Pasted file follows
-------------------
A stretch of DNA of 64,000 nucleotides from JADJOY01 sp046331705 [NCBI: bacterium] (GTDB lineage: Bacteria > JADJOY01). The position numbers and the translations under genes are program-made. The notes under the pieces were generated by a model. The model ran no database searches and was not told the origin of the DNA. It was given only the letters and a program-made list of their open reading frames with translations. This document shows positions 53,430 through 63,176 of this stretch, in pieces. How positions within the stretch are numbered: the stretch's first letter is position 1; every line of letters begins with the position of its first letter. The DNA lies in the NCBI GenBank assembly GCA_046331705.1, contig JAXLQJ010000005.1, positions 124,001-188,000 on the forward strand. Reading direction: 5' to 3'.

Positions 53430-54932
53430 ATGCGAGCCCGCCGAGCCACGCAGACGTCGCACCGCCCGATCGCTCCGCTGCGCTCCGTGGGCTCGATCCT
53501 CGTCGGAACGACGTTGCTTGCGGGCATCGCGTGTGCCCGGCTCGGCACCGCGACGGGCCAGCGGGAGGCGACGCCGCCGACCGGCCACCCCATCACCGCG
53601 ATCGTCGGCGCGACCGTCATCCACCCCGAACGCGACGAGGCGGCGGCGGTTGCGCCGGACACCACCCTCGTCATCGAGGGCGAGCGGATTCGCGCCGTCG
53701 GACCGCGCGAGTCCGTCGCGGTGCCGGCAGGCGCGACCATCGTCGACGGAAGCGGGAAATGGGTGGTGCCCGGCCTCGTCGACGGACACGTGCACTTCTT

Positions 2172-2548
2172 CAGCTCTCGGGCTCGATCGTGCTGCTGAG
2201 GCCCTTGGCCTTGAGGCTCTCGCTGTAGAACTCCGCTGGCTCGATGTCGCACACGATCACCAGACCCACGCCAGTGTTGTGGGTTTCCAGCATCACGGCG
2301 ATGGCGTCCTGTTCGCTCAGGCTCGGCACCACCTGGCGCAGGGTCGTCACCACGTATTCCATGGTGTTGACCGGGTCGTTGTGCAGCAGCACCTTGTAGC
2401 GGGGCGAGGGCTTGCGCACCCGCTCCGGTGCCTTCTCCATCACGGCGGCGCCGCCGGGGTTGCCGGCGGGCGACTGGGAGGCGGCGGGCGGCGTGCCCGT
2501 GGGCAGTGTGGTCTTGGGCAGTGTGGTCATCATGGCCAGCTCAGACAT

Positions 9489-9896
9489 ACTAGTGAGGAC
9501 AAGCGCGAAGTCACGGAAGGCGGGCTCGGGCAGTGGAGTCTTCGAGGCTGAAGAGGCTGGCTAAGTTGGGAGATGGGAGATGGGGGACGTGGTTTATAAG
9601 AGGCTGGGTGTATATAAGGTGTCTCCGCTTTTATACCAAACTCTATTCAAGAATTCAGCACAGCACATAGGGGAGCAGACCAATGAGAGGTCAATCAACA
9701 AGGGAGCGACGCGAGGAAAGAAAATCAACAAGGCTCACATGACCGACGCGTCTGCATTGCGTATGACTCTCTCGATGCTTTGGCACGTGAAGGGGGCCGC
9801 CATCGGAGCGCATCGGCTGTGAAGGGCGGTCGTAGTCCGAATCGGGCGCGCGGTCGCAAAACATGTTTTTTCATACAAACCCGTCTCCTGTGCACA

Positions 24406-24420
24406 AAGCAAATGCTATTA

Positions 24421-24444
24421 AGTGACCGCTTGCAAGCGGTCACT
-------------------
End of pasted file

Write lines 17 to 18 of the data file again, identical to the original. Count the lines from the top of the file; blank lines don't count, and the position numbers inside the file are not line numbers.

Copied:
9701 AGGGAGCGACGCGAGGAAAGAAAATCAACAAGGCTCACATGACCGACGCGTCTGCATTGCGTATGACTCTCTCGATGCTTTGGCACGTGAAGGGGGCCGC
9801 CATCGGAGCGCATCGGCTGTGAAGGGCGGTCGTAGTCCGAATCGGGCGCGCGGTCGCAAAACATGTTTTTTCATACAAACCCGTCTCCTGTGCACA